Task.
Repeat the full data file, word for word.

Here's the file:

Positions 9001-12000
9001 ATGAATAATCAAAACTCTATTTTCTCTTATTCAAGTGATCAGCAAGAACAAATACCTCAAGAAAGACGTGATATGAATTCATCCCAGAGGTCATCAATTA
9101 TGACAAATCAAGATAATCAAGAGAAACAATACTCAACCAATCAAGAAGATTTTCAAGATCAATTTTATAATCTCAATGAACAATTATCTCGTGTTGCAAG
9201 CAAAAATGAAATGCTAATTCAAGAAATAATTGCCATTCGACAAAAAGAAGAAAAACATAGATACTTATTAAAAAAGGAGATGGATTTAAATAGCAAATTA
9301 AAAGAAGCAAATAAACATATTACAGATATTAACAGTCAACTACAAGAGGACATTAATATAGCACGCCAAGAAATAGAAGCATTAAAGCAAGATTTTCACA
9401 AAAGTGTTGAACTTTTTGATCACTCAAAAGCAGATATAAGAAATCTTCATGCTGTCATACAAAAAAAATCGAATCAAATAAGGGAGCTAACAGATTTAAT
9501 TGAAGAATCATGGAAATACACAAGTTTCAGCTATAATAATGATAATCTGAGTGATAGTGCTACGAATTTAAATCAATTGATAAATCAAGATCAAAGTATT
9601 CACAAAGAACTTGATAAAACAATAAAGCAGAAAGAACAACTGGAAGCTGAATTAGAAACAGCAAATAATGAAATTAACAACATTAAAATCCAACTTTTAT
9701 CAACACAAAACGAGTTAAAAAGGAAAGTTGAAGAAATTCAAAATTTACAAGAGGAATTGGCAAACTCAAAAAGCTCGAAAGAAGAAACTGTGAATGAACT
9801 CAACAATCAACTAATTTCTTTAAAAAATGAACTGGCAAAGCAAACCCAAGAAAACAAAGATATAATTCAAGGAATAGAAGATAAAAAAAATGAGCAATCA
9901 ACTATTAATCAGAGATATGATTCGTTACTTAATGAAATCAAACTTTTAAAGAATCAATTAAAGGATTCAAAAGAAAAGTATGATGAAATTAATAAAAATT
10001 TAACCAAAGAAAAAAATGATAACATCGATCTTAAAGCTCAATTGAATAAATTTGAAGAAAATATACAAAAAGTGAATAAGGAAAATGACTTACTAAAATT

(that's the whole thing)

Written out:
Positions 9001-12000
9001 ATGAATAATCAAAACTCTATTTTCTCTTATTCAAGTGATCAGCAAGAACAAATACCTCAAGAAAGACGTGATATGAATTCATCCCAGAGGTCATCAATTA
9101 TGACAAATCAAGATAATCAAGAGAAACAATACTCAACCAATCAAGAAGATTTTCAAGATCAATTTTATAATCTCAATGAACAATTATCTCGTGTTGCAAG
9201 CAAAAATGAAATGCTAATTCAAGAAATAATTGCCATTCGACAAAAAGAAGAAAAACATAGATACTTATTAAAAAAGGAGATGGATTTAAATAGCAAATTA
9301 AAAGAAGCAAATAAACATATTACAGATATTAACAGTCAACTACAAGAGGACATTAATATAGCACGCCAAGAAATAGAAGCATTAAAGCAAGATTTTCACA
9401 AAAGTGTTGAACTTTTTGATCACTCAAAAGCAGATATAAGAAATCTTCATGCTGTCATACAAAAAAAATCGAATCAAATAAGGGAGCTAACAGATTTAAT
9501 TGAAGAATCATGGAAATACACAAGTTTCAGCTATAATAATGATAATCTGAGTGATAGTGCTACGAATTTAAATCAATTGATAAATCAAGATCAAAGTATT
9601 CACAAAGAACTTGATAAAACAATAAAGCAGAAAGAACAACTGGAAGCTGAATTAGAAACAGCAAATAATGAAATTAACAACATTAAAATCCAACTTTTAT
9701 CAACACAAAACGAGTTAAAAAGGAAAGTTGAAGAAATTCAAAATTTACAAGAGGAATTGGCAAACTCAAAAAGCTCGAAAGAAGAAACTGTGAATGAACT
9801 CAACAATCAACTAATTTCTTTAAAAAATGAACTGGCAAAGCAAACCCAAGAAAACAAAGATATAATTCAAGGAATAGAAGATAAAAAAAATGAGCAATCA
9901 ACTATTAATCAGAGATATGATTCGTTACTTAATGAAATCAAACTTTTAAAGAATCAATTAAAGGATTCAAAAGAAAAGTATGATGAAATTAATAAAAATT
10001 TAACCAAAGAAAAAAATGATAACATCGATCTTAAAGCTCAATTGAATAAATTTGAAGAAAATATACAAAAAGTGAATAAGGAAAATGACTTACTAAAATT